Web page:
Integrating Property Value and Local Recreation Models to Value Ecosystem Services in Urban Watersheds
This paper outlines a new revealed preference method to estimate the effects of changes in land use associated with residential development on water quality and the implied ecosystem services at the watershed level. The analysis integrates data describing several types of behavior and uses hedonic property value and random utility models for local recreation to consider the multiple impacts of ecosystem services on household well-being. Several policy examples drawn from changes in Wake County, North Carolina, are used to demonstrate how spatial differences in residential development are reflected in the model’s estimates of the economic costs of deterioration in watershed quality.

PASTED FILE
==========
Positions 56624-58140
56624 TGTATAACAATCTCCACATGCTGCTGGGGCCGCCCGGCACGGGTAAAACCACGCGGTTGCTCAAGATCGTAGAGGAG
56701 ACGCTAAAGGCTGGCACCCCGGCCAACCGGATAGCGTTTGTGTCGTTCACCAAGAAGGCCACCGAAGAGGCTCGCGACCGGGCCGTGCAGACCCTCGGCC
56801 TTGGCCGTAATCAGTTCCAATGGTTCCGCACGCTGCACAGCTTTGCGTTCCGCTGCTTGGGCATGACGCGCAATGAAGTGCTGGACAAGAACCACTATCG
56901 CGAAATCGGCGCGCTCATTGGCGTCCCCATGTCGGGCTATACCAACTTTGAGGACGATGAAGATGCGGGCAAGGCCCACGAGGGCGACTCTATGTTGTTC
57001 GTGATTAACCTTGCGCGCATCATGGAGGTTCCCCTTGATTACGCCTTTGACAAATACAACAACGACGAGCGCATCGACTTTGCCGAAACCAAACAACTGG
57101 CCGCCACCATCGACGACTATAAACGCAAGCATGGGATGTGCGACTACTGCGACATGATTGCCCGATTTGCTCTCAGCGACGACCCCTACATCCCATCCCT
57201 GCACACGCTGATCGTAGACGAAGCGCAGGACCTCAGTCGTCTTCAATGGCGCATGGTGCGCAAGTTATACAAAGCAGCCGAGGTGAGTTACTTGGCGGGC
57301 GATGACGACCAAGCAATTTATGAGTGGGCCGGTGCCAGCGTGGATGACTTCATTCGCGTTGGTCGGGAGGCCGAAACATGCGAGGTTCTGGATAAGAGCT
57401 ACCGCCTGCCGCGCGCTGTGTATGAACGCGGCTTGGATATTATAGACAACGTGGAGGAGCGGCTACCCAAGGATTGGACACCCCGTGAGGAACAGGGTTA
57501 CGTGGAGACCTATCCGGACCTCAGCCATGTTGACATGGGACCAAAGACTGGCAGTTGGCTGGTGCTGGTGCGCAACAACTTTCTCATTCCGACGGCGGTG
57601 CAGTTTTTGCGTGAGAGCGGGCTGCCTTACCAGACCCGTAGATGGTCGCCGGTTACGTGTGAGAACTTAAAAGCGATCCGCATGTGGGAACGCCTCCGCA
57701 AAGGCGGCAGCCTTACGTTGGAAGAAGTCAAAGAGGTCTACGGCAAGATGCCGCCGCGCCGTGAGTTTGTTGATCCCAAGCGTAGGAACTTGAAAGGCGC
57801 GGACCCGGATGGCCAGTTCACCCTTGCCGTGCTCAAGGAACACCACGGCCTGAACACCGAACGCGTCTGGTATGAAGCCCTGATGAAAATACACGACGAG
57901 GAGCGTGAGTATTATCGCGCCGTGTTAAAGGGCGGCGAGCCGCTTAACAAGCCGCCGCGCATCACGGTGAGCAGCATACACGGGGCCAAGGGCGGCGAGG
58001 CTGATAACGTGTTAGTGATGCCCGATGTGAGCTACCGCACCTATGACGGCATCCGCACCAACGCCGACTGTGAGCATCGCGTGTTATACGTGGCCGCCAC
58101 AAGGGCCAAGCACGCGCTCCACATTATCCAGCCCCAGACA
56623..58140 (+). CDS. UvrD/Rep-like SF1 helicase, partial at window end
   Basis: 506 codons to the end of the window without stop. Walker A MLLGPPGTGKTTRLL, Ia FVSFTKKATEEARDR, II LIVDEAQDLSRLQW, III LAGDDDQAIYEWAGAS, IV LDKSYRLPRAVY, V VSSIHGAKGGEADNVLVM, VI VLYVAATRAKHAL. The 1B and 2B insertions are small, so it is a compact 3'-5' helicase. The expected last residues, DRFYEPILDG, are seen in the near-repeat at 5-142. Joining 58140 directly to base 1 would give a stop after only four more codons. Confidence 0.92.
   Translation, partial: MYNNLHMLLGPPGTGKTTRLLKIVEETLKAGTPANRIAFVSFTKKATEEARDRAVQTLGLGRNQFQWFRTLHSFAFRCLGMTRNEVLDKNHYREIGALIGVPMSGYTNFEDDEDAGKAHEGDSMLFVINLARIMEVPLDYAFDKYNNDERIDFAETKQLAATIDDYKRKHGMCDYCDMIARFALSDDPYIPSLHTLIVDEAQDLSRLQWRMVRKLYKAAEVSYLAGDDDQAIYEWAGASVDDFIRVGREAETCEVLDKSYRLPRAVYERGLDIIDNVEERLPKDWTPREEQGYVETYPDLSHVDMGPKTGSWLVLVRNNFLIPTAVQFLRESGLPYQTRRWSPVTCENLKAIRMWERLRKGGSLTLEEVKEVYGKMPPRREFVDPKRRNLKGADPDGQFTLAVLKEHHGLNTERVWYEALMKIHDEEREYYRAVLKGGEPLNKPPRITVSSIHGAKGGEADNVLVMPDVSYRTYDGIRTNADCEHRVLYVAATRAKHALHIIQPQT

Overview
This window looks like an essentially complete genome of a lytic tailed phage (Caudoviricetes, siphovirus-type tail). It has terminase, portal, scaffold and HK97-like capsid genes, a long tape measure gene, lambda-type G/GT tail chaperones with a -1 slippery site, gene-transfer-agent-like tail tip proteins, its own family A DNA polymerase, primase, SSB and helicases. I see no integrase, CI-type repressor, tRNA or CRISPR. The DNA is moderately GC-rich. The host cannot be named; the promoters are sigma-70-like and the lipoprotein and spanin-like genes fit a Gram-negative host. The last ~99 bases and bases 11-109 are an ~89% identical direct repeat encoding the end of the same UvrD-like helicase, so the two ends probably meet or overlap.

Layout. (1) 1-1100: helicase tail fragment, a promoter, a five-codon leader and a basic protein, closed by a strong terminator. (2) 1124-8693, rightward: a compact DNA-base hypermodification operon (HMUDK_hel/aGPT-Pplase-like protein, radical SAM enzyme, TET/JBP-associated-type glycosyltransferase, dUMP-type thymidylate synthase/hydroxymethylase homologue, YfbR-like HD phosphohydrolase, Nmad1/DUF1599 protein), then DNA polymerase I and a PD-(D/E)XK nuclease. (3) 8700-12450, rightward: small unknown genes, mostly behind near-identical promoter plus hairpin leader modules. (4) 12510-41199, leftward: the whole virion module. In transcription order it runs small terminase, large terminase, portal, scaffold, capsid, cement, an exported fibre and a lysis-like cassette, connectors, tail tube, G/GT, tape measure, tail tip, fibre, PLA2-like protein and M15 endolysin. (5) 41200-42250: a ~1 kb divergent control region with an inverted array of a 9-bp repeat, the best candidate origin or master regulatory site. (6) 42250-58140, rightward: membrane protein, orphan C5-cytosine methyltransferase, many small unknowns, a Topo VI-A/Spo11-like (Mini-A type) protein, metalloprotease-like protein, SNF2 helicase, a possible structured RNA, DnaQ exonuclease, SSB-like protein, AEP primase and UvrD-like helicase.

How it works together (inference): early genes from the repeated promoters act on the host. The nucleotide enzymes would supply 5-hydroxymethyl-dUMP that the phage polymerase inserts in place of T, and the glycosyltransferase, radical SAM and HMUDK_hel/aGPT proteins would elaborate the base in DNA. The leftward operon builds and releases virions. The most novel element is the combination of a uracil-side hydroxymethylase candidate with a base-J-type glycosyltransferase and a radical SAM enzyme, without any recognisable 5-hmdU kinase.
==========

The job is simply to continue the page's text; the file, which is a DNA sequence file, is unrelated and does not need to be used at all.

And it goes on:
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- Holly J. Michael & Kevin J. Boyle & Roy Bouchard, 2000. "Does the Measurement of Environmental Quality Affect Implicit Prices Estimated from Hedonic Models?," Land Economics, University of Wisconsin Press, vol. 76(2), pages 283-298.
- Boyd, James & Banzhaf, Spencer, 2007. "What are ecosystem services? The need for standardized environmental accounting units," Ecological Economics, Elsevier, vol. 63(2-3), pages 616-626, August.